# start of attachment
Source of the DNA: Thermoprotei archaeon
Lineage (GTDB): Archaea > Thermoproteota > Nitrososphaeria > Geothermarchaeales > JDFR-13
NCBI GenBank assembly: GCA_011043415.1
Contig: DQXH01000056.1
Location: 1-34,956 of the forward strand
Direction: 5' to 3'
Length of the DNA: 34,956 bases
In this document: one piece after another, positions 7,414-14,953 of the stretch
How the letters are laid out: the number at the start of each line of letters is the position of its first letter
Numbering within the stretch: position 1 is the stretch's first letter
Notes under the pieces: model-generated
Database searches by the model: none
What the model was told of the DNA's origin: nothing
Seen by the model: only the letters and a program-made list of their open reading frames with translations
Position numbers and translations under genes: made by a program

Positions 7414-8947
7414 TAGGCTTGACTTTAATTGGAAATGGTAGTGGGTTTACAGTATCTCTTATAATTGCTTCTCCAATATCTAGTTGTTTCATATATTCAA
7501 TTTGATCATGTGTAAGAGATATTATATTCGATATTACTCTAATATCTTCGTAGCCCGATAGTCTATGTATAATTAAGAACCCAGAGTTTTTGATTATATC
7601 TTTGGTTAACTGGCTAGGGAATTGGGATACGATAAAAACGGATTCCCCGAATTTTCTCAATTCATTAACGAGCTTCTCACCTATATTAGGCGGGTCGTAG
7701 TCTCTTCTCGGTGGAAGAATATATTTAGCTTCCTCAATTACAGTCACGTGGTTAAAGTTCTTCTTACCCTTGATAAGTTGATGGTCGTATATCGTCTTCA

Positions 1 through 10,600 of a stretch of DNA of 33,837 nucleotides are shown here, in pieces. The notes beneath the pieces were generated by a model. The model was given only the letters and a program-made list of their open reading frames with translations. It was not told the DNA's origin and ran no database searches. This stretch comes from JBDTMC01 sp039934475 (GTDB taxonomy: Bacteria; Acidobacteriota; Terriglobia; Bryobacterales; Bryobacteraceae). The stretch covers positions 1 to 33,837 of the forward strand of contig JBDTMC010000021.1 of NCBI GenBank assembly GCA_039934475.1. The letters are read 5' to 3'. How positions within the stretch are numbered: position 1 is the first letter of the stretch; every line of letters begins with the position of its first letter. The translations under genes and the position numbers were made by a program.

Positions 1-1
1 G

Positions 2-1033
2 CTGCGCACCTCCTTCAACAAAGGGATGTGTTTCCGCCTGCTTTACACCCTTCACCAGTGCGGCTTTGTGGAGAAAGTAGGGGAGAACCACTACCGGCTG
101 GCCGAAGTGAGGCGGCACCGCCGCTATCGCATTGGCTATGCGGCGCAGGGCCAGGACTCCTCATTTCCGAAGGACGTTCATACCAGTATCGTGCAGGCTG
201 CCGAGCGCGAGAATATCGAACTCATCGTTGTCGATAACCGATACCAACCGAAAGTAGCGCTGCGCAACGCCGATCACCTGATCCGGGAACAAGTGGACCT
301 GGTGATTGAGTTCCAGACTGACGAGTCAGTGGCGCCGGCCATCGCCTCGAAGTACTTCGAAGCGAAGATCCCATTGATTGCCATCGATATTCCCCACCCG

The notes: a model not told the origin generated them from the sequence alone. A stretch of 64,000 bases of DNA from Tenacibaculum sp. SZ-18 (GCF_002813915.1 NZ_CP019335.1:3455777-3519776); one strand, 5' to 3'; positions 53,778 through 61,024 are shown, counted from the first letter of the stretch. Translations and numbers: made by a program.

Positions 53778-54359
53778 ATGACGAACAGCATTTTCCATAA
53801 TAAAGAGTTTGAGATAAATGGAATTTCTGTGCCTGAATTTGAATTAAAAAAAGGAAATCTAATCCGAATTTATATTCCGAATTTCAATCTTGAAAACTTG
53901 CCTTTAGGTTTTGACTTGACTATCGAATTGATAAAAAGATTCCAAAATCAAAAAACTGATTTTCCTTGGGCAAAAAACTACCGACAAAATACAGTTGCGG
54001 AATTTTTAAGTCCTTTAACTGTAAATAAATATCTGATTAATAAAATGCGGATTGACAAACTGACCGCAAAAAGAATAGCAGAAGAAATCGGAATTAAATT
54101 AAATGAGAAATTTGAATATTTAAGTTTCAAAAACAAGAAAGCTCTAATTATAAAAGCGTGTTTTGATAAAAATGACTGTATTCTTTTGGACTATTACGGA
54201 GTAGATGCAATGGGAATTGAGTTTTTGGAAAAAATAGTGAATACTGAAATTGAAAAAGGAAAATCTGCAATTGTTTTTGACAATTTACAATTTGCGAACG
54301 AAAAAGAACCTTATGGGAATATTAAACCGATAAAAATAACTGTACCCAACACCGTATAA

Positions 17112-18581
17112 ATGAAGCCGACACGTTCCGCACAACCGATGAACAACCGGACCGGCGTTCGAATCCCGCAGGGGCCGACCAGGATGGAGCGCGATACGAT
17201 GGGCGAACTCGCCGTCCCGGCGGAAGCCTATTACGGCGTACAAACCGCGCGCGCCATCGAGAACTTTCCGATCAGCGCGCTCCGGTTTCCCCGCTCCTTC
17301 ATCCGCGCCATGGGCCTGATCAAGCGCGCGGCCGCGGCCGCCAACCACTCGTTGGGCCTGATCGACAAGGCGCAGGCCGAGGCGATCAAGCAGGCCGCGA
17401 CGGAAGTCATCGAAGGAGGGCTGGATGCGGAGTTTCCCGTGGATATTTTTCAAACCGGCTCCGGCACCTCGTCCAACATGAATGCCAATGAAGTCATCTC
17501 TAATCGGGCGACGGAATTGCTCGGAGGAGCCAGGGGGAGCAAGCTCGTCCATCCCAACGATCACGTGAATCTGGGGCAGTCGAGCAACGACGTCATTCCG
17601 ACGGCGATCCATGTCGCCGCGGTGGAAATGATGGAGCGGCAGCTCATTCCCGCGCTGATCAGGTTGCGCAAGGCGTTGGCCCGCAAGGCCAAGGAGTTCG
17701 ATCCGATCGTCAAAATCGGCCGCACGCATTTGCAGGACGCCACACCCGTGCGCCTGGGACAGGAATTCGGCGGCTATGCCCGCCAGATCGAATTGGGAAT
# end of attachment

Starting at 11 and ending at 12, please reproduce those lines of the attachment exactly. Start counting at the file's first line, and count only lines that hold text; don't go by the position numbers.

Notes under the pieces: model-generated
Database searches by the model: none